Monday, February 28, 2005

Is Karin Temple a Nazi?

Karin Temple is a Nazi.

Nazis were German and directed hatred at an -ism to promote their own political purposes. Karin Temple is German and directs hatred at an -ism to promote her own political purposes. That makes her a Nazi, right?

This appears to be the core of her argument (the writer gives pitifully few details):
She said that comparisons can be made from the U.S. government to that of Germany in the ’30s and ’40s....

Temple said that she uses Germany as an example to compare with America because she hopes that it will spark something and get people to act, being compared with a country that did such horrible things.
This leads us to the fallacy of the day: Argumentum ad Nazium ("linking an idea with Hitler or Nazism has become a common form of argument ascribing guilt by association")

Some libertarians and conservatives have used a similar argument to condemn national standards in our de facto national ID card as reminiscent of the Soviet Union. The problem is this: they don't actually say what is independently wrong with the idea.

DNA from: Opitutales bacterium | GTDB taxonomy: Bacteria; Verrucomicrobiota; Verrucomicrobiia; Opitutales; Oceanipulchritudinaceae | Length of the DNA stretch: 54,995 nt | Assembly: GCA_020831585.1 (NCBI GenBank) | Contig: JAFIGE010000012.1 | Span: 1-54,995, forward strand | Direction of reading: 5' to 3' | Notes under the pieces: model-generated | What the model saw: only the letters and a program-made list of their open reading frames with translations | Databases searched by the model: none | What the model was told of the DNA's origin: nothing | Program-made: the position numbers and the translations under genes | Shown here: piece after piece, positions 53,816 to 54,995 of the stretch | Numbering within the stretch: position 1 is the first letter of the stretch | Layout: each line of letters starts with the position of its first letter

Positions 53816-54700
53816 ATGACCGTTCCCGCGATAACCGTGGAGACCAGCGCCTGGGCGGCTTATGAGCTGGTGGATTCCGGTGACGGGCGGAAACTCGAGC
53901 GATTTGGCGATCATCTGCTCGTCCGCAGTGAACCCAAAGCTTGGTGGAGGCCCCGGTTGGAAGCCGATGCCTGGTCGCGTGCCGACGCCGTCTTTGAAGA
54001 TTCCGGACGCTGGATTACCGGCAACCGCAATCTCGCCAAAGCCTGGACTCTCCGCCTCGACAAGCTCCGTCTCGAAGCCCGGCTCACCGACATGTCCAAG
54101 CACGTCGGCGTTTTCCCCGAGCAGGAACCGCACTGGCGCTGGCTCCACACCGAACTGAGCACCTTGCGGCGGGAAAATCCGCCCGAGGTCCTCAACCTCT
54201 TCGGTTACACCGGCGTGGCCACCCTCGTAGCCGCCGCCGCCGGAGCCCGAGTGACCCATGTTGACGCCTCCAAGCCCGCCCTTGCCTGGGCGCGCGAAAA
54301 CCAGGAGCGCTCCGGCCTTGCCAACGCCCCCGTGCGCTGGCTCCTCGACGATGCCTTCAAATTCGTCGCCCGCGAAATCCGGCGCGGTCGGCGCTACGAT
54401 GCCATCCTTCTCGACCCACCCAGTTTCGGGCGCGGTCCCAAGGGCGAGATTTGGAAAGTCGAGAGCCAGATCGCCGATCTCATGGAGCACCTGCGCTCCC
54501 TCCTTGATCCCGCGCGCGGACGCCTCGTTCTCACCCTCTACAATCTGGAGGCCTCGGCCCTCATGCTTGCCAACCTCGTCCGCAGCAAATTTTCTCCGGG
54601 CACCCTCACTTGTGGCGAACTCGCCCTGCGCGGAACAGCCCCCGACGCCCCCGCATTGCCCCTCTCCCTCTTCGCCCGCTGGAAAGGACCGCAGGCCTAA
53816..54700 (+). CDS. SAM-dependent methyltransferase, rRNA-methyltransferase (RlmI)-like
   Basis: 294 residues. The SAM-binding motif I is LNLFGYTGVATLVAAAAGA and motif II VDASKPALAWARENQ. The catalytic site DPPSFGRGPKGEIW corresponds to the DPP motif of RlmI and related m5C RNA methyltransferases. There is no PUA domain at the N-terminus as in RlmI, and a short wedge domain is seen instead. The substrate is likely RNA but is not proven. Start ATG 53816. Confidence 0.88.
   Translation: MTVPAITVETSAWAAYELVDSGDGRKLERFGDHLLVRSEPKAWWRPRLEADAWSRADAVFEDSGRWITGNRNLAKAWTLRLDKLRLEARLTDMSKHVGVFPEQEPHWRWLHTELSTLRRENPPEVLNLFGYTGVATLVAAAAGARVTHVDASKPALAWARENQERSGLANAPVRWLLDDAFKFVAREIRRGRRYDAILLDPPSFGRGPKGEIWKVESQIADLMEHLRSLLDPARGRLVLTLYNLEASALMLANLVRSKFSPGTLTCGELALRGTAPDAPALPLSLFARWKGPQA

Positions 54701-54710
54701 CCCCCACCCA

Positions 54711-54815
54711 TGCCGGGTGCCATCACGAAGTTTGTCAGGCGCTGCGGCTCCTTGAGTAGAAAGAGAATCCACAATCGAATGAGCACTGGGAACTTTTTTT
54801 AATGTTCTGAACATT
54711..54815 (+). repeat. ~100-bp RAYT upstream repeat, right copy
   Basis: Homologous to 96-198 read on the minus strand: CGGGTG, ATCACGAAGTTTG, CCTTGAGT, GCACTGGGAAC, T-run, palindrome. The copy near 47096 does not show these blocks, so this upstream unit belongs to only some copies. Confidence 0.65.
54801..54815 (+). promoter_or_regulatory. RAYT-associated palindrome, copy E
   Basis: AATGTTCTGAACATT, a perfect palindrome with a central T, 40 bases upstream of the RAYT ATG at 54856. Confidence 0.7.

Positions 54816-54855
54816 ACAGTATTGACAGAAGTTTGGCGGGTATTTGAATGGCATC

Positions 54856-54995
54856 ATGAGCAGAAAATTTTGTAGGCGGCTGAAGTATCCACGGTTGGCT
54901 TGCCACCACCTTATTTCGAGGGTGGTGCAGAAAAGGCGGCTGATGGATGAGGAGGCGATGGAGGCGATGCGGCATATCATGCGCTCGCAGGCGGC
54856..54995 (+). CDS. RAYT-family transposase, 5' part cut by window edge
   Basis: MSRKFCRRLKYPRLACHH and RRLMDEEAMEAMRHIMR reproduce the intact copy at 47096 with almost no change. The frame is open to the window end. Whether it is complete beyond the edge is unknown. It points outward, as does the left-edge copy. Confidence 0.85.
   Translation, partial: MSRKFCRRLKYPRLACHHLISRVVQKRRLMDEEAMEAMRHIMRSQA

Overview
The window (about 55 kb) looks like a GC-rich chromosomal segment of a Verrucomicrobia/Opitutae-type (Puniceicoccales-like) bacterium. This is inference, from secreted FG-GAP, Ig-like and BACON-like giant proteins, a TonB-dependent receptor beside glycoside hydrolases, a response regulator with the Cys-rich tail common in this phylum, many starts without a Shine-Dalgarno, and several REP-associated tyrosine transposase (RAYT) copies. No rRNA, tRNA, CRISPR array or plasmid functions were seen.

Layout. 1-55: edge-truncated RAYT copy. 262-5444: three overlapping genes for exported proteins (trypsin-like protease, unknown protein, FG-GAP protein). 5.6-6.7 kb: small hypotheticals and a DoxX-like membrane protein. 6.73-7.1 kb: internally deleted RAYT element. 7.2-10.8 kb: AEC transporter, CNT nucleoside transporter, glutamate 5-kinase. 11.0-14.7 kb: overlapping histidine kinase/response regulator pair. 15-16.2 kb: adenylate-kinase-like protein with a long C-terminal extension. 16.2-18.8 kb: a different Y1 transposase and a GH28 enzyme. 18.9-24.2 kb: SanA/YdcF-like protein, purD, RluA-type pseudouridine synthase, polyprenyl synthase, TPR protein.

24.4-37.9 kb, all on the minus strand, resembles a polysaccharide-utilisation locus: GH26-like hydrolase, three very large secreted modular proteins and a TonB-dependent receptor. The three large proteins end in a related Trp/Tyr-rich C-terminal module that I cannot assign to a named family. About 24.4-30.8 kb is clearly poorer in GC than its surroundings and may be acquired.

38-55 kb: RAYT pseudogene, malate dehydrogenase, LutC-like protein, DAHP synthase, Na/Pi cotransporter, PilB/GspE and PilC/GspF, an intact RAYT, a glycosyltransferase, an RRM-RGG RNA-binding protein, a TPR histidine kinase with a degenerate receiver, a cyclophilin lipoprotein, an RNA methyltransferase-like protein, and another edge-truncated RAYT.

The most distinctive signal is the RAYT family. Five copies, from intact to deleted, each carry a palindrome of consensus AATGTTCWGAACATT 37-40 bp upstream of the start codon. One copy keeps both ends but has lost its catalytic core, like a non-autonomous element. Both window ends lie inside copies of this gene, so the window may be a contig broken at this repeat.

And another quick history lesson:
Temple explained fascism.... Fascism ultimately leads to restriction of civil liberties and wars.
I'm hoping that this is just bad reporting for an amateur newspaper, but there's actually no reason to say, for example, that fascism ultimately leads to wars. Excluding creations of World War II, the only notable fascist states were Italy, Germany, and Spain (an extraordinarily small sample size). I guess Spain is easy to forget (I hope they didn't give Temple a history degree). Throughout General Francisco Franco's 1939 to 1975 rule, Spain managed to avoid wars and even granted independence to colonies. As for "civil liberties," replace "Fascism" with "Government" and nothing changes.
She also said that Americans seem to have a hard time remembering what has happened in the past.
Clearly not a purely American trait.

Fascist Spain, by the way, enacted quite a few programs that look like they belong in the Democrat Party Platform:

The Law of Family Subsidy, enacted in 1939, provides Spain’s workers with monthly allowances proportionate to the number of children in the family; the necessary funding is collected from employers and employees. A program of old-age pensions and health and maternity benefits has been in effect since 1949.
Similar examples can be found elsewhere, but why validate a fallacy? When people start ranting about Nazis, just compare the Interstate Highway System to the Autobahn.

Observant Ovation to Ryan Damron.

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